The UN's Intergovernmental Panel on Climate Change has estimated the built-up presence of F-gases in the atmosphere at 17% of the total human contribution to climate change. F-gases are covered by the Kyoto Protocol, which commits the EU to reducing its greenhouse gas emissions by 8% between 2008 and 2012.
In 2006, an EU regulation on air-conditioning systems and 'stationary' industrial applications tried to improve the containment of leaks, recovery of used equipment, labelling of products, reporting of emissions data to the EU and phasing out of some F-gases, such as SF6 (magnesium dye-casting). But its implementation was patchy.
A separate 'Mac Directive' in 2006 phased out F-gases with a global warming potential (GWP) of more than 150 for used in 'mobile' car air conditioning systems from 2017. The GWP scale measures greenhouse gas trapped in the atmosphere relative to a unit of carbon dioxide (standardised to 1). The directive also banned HFC-134a, which had a GWP of 1430 and led to an industry-wide shift to a less damaging HFC called HFO-1234yf, with a GWP of 4.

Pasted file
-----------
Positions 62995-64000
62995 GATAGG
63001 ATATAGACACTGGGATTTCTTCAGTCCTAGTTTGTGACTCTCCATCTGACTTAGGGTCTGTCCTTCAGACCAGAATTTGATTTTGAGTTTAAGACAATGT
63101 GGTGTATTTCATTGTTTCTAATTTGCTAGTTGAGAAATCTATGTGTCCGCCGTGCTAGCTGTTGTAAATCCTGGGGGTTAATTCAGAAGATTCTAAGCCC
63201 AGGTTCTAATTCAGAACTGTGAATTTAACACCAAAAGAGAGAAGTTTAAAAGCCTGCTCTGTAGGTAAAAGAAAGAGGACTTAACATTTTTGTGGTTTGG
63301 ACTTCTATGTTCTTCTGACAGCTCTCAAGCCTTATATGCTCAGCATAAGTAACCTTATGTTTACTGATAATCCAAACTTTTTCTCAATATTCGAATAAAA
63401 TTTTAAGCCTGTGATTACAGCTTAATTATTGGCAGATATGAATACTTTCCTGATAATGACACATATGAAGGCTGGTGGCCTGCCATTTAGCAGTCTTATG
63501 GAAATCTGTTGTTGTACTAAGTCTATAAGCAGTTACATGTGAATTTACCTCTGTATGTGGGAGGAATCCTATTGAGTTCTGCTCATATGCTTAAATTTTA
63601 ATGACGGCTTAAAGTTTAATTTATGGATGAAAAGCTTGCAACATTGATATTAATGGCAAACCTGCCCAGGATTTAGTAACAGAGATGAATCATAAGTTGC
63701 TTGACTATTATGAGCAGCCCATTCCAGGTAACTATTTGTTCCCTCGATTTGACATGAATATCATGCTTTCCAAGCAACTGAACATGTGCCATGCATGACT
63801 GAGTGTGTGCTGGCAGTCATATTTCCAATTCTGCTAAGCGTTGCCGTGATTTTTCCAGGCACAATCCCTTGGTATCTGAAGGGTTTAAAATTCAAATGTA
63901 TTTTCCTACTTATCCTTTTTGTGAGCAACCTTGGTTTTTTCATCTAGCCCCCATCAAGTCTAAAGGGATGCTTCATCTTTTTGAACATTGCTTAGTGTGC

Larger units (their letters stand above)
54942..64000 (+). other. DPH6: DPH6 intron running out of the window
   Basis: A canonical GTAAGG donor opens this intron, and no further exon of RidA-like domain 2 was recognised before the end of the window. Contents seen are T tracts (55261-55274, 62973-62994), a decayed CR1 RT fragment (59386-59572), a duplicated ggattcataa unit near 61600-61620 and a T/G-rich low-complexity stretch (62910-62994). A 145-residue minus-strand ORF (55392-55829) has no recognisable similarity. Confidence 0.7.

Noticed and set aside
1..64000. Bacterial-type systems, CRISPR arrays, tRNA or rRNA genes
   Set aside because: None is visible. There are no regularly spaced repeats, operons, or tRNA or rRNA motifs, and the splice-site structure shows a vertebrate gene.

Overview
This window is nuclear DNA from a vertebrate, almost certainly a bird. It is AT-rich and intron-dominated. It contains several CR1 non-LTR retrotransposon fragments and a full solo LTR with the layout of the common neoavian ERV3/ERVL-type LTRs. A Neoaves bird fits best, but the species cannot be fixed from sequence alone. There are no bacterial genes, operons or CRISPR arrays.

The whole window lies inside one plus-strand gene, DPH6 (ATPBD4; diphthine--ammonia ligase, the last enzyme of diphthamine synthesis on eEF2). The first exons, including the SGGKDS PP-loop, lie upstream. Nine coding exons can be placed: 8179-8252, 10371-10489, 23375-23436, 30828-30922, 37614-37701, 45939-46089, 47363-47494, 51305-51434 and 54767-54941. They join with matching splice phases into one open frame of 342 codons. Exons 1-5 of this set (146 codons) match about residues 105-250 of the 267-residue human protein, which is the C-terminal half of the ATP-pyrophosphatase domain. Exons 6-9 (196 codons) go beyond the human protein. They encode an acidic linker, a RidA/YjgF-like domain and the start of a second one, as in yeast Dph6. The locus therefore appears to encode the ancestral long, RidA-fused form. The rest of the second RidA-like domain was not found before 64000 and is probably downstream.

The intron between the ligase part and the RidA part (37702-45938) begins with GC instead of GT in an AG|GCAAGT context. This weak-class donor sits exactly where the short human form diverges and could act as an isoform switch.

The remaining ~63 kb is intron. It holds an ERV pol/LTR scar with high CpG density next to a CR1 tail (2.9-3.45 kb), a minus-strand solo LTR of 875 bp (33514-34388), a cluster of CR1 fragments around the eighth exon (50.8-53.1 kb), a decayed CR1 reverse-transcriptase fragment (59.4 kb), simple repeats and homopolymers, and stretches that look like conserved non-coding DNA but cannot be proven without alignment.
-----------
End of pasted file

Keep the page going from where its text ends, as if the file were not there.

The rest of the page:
- 2015: A ban on use of F-gases with gwps over 150 from domestic refrigerators
- 2017: A ban on cars with a global warming potential (gwp) of more than 150, and on small refrigeration nuits in retail outlets with a gwp of 2500+
- 2020: Ban on small refrigerator units in retail outlets with gwp's above 150, and of movable air conditioning appliances with a gwp greater than 150
- 2030: Binding 21% decrease in F-gas emissions as measured against the 2008-2011 baseline
- 2012 legislation
- Fluorinated greenhouse gases
- 2006 F-Gas Regulation
- 2011 Report on the application, effects and adequacy of the F-Gas Regulation
US Environmental Protection Agency
Business & Industry
- European Partnership for Energy and the Environment (EPEE): The F-gas Regulation Review
- EPEE: F-Gas factsheet
- Daikin: F-gas regulations